Qatari Minister of Economy and Commerce Sheikh Ahmed bin Jassim Al-Thani meets with Iranian Foreign Minister Mohammad Javad Zarif, November 26, 2017 – YouTube/Press TV News Video Qatari Minister of Economy and Commerce Sheikh Ahmed bin Jassim Al-Thani meets with Iranian Foreign Minister Mohammad Javad Zarif, November 26, 2017 – YouTube/Press TV News Video

Qatar uses fake accounts to escalate against Arab countries: Oxford Institute

Tue, Feb. 25, 2020
CAIRO - 25 February 2020: The Oxford Institute for Internet at Oxford University issued on Monday a report clarifying that the Qatari Government used fake social media accounts to start an internet war against the Arab countries

According to the report, "Global Information Shading System ... 2019 Global Inventory of Organized Manipulation with Social Media", the Qatari Government used these fake accounts to circulate rumors against Saudi Arabia and some Arab countries.

Freedom House agency has classified Qatar in its annual freedom internet reports as a country without freedom in media outlets.

The agency also reported that Prince Tamimbin Hamed controls all the executive, legislative and judicial powers and that a part of the Qatari people has no political rights;hence they do not receive equal economic opportunities.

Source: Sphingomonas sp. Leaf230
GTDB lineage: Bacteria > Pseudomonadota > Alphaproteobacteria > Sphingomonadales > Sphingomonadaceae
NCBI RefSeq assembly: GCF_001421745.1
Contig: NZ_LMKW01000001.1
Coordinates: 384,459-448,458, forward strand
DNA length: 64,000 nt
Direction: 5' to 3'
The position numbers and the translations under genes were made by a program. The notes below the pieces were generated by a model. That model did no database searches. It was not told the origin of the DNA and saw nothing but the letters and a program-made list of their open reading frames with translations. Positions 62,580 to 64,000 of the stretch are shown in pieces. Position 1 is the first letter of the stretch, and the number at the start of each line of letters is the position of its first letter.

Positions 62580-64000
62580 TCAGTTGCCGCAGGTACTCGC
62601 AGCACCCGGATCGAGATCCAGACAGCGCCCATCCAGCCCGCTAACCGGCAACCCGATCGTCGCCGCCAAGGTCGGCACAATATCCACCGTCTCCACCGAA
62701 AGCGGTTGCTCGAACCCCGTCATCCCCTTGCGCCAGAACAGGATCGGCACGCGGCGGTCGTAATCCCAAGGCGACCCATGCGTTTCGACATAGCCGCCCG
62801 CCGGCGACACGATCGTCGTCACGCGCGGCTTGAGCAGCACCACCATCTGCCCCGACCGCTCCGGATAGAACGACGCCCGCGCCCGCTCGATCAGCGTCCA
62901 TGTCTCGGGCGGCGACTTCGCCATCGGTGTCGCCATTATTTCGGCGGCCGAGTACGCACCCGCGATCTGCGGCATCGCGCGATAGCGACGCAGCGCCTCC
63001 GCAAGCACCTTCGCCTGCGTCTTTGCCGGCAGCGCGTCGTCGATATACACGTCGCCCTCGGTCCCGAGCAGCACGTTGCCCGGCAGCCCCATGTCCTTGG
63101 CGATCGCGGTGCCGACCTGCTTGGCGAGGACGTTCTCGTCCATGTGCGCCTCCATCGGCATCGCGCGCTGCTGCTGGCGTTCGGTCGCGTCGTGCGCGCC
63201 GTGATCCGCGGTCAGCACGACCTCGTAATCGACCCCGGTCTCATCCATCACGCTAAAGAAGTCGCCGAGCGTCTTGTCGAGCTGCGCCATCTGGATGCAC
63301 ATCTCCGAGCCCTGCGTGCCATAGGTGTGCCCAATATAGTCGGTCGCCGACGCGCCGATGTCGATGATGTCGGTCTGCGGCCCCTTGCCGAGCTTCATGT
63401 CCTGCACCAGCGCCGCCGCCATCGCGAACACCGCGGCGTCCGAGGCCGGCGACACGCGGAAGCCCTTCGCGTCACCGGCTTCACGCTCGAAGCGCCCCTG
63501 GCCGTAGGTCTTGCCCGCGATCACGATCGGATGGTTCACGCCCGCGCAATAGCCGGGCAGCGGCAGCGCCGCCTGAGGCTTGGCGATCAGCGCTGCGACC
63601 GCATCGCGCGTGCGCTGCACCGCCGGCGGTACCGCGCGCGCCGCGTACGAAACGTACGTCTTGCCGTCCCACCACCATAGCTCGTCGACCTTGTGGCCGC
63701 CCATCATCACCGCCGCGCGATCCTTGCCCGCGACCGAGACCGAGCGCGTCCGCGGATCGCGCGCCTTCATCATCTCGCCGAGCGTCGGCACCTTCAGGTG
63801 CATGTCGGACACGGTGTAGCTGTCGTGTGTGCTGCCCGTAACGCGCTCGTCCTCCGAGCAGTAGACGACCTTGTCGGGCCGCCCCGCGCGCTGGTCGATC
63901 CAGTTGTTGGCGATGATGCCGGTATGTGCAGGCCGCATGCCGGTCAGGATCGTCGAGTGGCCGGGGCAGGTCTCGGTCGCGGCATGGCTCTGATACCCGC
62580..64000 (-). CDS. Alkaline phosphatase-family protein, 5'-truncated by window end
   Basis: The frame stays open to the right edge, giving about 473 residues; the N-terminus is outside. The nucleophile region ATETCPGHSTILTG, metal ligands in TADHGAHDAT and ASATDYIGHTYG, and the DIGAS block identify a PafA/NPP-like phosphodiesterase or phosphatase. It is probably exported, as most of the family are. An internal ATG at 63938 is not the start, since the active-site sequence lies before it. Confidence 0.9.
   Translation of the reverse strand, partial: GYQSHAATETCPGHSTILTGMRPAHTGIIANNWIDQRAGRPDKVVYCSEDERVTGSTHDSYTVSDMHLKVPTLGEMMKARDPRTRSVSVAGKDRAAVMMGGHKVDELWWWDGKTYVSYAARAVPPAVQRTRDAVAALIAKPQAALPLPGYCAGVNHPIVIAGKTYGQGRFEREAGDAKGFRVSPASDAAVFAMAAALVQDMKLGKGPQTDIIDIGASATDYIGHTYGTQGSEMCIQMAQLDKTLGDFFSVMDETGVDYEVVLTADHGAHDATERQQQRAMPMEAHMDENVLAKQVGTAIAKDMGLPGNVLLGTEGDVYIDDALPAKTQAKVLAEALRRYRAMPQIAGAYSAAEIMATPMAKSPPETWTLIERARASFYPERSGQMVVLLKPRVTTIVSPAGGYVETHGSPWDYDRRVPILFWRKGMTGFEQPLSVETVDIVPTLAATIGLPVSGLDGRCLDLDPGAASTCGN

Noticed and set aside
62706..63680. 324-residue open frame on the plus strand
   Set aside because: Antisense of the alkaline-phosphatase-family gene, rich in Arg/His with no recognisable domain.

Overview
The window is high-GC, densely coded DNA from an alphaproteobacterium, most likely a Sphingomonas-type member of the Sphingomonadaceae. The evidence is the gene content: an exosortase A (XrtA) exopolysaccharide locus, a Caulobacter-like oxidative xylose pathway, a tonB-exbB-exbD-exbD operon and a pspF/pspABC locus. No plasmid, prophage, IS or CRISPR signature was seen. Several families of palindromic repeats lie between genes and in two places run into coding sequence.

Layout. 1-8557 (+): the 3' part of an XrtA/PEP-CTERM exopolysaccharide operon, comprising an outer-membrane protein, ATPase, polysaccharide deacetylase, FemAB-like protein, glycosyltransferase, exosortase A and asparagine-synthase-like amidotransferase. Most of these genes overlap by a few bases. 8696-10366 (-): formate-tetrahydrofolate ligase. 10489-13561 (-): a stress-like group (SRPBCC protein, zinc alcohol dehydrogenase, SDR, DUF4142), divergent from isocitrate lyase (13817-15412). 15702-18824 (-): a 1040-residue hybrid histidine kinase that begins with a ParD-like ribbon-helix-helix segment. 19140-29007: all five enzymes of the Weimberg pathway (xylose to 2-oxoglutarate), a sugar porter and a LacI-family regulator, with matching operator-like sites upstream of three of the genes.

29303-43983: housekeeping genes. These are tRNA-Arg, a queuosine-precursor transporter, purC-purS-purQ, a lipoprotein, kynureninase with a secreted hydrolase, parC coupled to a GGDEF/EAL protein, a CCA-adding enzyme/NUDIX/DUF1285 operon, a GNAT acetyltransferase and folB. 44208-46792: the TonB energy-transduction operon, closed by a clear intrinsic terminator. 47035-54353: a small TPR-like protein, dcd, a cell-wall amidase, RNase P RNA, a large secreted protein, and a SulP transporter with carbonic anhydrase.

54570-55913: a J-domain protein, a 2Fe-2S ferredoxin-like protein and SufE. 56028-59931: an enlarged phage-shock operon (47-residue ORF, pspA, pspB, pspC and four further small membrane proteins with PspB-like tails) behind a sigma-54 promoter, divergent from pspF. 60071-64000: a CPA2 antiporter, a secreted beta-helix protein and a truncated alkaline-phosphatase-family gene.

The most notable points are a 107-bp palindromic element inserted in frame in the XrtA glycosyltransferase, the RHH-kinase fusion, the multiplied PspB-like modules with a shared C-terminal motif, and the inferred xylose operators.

In June 2017, a study revealed that 23,000 “fake” Twitter accounts have been created to circulate rumors and post anti-Saudi Arabia tweets, according to tweets by Saud al-Qahtany, the general supervisor of the Saudi Center for Studies and Media Affairs.

He said the accounts in question use certain phrases, such as “pseudo Saudi”, “you are slaves”, and “glorified Tamim” once or more in every six tweets. The users of the account present themselves as Saudi citizens who support the Qatari regime.

A total of 43 percent of the accounts use a profile picture of the Qatari Emir Tamim bin Hamad Al-Thani, and nine percent used a picture of the emir and his father Hamad bin Jassim Al-Thani.

Meanwhile, 94 percent of the accounts do not use personal profile pictures, four percent use stolen profile pictures, and two percent of the pictures have not been verified by the study.Of all the accounts in the study, 82 percent used pseudonyms, and the rest have not been verified.

"Using Arabic words that are not used in the Saudi dialect also highlights that the accounts are not genuine,"Qahtani said.

Furthermore, 32 percent of the accounts come from Qatar, 28 percent from Lebanon, 24 percent from Turkey and 12 percent from Iraq.

The said accounts interact regularly with other accounts that call for a revolution in Saudi Arabia or spread rumors -and vice versa-through re-tweeting, likingor replying to one of every six tweets.

Qahtany said this means there is a single administration directing all these accounts.
 
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